Black Deer ‘Circle Dance’


I can’t stop listening to this. ‘Circle Dance’ is as much a Post-Punk or Krautrock record as it is house music (if we must revert to these tired genre descriptions). That reverbed, echoing guitar is as close to Johnny Marr as to anything from the black foundations of dance music.
William Burnett (Black Deer) has been steadily putting out records that’ve been getting mad ‘spect without having to get all Miami Conference about it. Deep and full of dub aesthetics, ‘The Last Tortuga’ (from whence this came) is taken from the same sessions that yielded the Willie Burns ‘The Overlord’ EP on Trilogy Tapes and Black Deer’s Trail Of Tears EP on Rush Hour.
This is a cracking six track EP, full of ambience, darkness, tempting glimpses of light and uncomfortable abrasion. In entirety it’s not for everyone, but ‘Circle Dance’ is a cross genre beauty that demands your ears. Buy it here.

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DJ Fett Burger & Telephones ‘Tutti Frutti del Mar’


The good thing about not blogging for an inexcusable length of time (the only good thing) is that the platters that matter really rise to the top in your collection, leaving the tunes that perhaps initially dripped with lascivious promise sadly languishing in a hallway pile that my 11 month old will inevitably turn into his frisbee collection. Telephones’ ‘Rytmenarkotisk’ was the track that everyone lost their shit over on this 12″ (and very nicely executed it is too) but the the one for me is the B-side’s ‘Tutti Frutti del Mar’. It’s a weird, heavily swung, tripped out beast, that’s quite well produced (not nearly as cohesively as the A Side however) but makes up for any dynamic deficiencies with serious personality and some brilliantly wonky synth and bass work.

The Sex Tags UFO label is on a bit of a roll at the moment: the new ‘Speckbass’ 12″ sounds good (if a little busy) and the earlier ‘Disco Tre’ 12″ was brilliantly overwrought in a way that I don’t entirely approve of but can’t help shaking my ass to anyway. The best thing about this bunch is their unpredictability: I can read their influences loud and clear (good U.S house, dub disco etc) but they flip the script by releasing these bloody-minded records that are just a wee bit off, a wee bit WRONG. And that, in the rather anodyne world of electronic dance music, can’t be a bad thing.

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Emiliana Torrini ‘Speed Of Dark’ (Andrew Weatherall Remix)


Yes yes, I know- this is by no means new. But instead of the knee-jerk of the shiny, this is a piece of music that has so insinuated itself into my DJ sets this year that I had to finally get my ass into gear and blog it. This record is a utopian blend of 90′s and contemporary Weatherall: a low slung, bluesy and impeccably produced piece of subversive Balearic pop.

The fact that it hasn’t been released on vinyl makes me want to walk into the Rough Trade office with a waistcoat packed with dynamite… Come on pilgrims!

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Eno Louis ‘Hot Love’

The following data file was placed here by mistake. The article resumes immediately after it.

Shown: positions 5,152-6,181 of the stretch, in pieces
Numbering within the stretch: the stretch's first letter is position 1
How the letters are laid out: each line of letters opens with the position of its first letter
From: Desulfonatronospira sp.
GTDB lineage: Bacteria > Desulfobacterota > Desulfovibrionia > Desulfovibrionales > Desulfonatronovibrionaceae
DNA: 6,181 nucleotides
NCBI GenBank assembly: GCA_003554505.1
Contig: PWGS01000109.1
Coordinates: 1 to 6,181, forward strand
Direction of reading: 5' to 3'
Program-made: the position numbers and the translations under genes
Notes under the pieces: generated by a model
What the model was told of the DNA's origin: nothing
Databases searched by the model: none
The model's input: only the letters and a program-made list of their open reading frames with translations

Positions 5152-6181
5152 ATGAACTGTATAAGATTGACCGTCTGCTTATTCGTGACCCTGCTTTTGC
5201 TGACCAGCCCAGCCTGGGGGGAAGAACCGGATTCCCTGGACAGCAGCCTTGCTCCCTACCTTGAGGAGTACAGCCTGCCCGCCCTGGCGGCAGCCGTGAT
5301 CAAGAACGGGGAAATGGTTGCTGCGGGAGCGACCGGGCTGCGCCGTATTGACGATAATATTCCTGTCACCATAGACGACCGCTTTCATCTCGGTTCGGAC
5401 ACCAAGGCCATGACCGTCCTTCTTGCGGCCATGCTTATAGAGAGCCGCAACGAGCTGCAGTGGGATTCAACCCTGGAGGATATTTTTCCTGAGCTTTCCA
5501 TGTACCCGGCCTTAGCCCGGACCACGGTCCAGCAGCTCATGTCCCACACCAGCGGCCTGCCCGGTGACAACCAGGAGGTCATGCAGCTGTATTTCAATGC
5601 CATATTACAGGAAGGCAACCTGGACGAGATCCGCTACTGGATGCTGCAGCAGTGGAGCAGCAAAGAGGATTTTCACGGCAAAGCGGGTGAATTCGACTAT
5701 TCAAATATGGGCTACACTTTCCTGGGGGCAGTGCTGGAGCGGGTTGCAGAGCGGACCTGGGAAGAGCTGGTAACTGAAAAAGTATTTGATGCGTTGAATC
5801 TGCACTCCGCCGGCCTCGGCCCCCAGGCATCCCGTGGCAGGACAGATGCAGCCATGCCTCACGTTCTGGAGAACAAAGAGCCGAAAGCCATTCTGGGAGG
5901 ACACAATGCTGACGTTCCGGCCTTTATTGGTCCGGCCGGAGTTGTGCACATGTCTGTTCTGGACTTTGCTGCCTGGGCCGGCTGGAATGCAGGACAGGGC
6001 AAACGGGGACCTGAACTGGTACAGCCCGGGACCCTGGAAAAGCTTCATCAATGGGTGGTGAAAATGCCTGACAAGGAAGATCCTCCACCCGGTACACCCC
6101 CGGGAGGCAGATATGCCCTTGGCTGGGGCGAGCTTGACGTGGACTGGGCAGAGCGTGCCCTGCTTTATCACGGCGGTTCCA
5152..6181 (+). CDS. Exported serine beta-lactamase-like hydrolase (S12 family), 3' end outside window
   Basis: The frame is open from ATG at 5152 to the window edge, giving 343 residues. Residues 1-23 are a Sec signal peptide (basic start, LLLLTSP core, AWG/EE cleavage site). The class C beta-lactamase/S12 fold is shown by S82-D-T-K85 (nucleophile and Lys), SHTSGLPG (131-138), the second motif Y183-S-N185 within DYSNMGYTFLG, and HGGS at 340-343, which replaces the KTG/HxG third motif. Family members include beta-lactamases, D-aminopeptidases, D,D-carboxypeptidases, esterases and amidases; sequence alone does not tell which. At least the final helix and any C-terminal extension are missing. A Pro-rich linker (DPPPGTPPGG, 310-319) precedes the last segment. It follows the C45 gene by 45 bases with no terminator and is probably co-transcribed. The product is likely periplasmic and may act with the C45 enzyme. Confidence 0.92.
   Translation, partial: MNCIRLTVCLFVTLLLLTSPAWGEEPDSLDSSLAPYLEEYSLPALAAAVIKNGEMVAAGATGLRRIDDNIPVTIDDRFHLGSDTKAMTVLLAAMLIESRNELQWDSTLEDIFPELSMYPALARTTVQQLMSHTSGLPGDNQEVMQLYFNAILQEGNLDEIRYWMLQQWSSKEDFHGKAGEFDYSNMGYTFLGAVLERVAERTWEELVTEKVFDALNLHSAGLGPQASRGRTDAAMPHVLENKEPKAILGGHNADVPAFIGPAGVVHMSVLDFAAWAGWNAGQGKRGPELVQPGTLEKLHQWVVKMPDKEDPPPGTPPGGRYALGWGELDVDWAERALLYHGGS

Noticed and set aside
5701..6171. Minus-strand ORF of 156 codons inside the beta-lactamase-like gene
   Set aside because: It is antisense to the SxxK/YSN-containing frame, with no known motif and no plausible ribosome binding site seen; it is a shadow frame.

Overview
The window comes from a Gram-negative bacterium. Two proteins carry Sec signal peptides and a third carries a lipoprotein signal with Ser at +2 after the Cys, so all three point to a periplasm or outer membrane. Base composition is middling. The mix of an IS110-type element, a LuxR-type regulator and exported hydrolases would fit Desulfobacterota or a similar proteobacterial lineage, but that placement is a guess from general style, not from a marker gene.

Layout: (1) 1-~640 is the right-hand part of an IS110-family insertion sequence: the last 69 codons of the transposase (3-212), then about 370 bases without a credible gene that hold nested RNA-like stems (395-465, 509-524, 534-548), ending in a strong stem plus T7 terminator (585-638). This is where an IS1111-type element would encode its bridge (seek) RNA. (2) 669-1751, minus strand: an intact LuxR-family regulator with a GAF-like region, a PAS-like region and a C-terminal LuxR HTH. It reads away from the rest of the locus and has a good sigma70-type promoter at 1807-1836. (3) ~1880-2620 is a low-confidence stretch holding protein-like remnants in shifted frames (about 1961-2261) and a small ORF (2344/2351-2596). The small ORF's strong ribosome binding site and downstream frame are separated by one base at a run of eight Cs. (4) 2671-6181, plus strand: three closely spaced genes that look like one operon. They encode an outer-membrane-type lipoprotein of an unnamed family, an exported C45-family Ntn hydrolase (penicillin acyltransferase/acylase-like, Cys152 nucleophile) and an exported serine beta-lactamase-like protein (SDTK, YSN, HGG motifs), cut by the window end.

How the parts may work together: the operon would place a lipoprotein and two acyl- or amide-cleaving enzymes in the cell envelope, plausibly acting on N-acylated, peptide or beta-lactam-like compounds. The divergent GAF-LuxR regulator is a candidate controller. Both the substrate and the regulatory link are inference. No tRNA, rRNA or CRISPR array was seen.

My old school friend Justin Atkinson pointed me towards this beauty, newly released on the curatorial purveyor of all things lost, funky and African that is Voodoo Funk. They’re having a bit of a moment right now: their last two disco releases have both been heaters (especially the Tony Grey 12″) and despite being remastered a little heavy handedly (a wee bit too much compression for my taste) they’re providing a run of essential records for DJs who play to the fruitier, more open minded floors.

 The track in question heralds from Benin City, Nigeria, was recorded in the early 80s and manages to sound like Bush Tetras meets Shiva Williams at a Talking Heads’ sex party. It’s heavy, bass driven gear that needs to be heard loud to be fully felt. Not to be missed.

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LX ‘Synchro Swim’


I’m totally off the pace on this one (its pretty much sold out everywhere bar LN-CC, last time I checked), but this Lexx edit of ‘Black Stations/White Stations’ is the splice of the year for me, hands down. Absolutely perfect dancefloor-detonating arrangement, nice mastering… Fire in the hole! When Lexx is going to bestow upon us another long overdue original production is the next question. Come on AS, streets is watching. Buy it here- quickly.

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Maricopa ‘Pastel Love’ (Part One)


In my last post I bemoaned the dogged repetitiveness of le dance, especially the so-called Nu-Balearic genre (*puts finger gun in mouth and pulls air trigger*). If I hear another heavily reverbed guitar I’ll have no choice but to go postal on Golborne Rd. I say this because I know that that sorry, vapid nonsense has about as much to do with the glorious Ibiza of yesteryear as, say, the Blue Marlin bar, or Calvin Harris at Amnesia. Despite being on a label called ‘Back To The Balearics’ (named I presume to assist dangerously hungover record store employees with categorisation) this is subtle, nostalgic and ethereal music that never once feels cliched.

For me, the whole record’s most endearing attribute is it’s sonic lack of ambition. This is a four track record based around a single synth sound, some subtle pads, snapping drums and bass. Almost every track on the 12″ ploughs the same furrow, but each incarnation is absolutely sublime. That alone speaks volumes about the confidence of whomever’s behind this, and ensures that I’ll be fiending for Part Two.

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Velvet Season & The Hearts Of Gold ‘Truth Machine For Lovers’